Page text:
When Long-Term-Care Policies Kick In
Most policies pay when you need help with two of six activities of daily living or you are cognitively impaired. And most have a waiting period of 60 or 90 days.
When does a long-term-care insurance policy start to pay out? What are the benefit triggers, and how long do I have to wait before the benefits kick in?
Most long-term-care insurance policies require two kinds of benefit triggers before they’ll pay – either you need help with two out of six activities of living (which generally include bathing, dressing, toileting, eating, transferring and continence) or you have severe cognitive impairment. Your doctor usually needs to fill out a form with the details, and the insurer may ask for additional medical records or may require a cognitive screening to verify impairment, says Mike Ashley, owner of Senior Benefits Consultants, in Prairie Village, Kan.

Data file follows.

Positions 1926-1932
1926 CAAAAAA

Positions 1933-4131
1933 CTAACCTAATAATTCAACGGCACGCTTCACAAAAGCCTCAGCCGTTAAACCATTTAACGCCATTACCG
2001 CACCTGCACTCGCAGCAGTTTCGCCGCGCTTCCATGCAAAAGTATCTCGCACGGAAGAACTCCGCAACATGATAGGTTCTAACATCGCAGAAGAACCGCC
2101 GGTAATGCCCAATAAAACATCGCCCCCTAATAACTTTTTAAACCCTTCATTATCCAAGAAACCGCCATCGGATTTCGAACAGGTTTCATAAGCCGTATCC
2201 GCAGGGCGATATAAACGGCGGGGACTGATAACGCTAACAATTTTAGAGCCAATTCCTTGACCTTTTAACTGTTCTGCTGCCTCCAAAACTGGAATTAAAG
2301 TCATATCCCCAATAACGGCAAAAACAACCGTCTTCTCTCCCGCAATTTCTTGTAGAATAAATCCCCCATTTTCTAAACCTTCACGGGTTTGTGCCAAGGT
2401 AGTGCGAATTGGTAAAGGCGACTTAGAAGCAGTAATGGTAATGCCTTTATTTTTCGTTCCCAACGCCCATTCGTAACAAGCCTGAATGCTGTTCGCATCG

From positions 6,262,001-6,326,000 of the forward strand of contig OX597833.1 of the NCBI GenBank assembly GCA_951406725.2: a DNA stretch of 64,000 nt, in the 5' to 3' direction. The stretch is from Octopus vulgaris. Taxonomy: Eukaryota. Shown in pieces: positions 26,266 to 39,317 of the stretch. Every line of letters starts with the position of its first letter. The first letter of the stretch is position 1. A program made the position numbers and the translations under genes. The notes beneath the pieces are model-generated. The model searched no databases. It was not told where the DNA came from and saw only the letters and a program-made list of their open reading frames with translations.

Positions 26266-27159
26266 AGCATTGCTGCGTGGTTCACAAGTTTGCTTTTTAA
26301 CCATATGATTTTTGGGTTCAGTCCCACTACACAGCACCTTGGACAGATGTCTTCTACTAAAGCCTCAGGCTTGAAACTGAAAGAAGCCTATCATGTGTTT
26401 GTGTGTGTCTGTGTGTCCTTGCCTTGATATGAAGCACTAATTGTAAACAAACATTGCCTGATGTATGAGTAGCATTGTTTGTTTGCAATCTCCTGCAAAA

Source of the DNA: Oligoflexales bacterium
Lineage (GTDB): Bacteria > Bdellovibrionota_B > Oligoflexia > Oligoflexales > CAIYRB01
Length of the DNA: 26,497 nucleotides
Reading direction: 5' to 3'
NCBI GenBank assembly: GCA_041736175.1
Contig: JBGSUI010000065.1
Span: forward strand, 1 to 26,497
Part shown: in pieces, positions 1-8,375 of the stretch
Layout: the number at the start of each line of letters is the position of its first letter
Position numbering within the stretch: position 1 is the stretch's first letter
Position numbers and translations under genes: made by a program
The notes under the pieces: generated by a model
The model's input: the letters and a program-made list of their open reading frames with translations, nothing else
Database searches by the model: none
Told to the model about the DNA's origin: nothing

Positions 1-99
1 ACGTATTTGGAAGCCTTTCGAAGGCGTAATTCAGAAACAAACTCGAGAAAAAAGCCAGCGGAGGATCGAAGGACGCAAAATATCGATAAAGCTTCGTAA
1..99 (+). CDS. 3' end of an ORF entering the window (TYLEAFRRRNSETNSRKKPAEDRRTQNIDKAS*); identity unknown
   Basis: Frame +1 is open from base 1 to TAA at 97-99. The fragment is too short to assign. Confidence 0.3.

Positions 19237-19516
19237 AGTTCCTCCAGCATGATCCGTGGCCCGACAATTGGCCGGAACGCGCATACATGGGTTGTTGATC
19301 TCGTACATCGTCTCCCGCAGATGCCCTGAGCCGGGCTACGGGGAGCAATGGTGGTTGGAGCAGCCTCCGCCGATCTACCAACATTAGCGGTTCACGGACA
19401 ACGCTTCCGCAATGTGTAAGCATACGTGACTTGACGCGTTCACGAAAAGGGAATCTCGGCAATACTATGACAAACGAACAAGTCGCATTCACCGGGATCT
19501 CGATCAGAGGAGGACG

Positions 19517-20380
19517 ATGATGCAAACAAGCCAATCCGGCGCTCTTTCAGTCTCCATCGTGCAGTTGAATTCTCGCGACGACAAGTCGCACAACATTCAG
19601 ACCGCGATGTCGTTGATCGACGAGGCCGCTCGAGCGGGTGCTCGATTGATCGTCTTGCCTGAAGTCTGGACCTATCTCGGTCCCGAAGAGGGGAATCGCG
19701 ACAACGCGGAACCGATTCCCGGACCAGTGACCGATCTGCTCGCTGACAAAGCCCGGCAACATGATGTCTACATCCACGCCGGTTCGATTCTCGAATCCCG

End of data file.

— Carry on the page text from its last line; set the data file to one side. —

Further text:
Most long-term-care policies then have a 60- or 90-day waiting period before benefits kick in, or another time period you chose when you bought the policy (called the “elimination period”). In most cases, the same waiting period applies to any type of care you receive, whether it’s in your home, an assisted-living facility or a nursing home. However, some policies, such as many Genworth policies, have a zero-day waiting period for home care but a 60- or 90-day waiting period for all other types of care.
How the waiting period is calculated can vary and is an important feature to consider when choosing a policy. If your policy has a “calendar day” elimination period, you count each day after the benefit trigger is met. In that case, a policy with a 90-day waiting period could start to pay out within about three months after you meet the trigger criteria. But a policy with a “service day” waiting period counts only the days you receive care. If you need care three days a week, it could take more than seven months to reach the 90-day waiting period.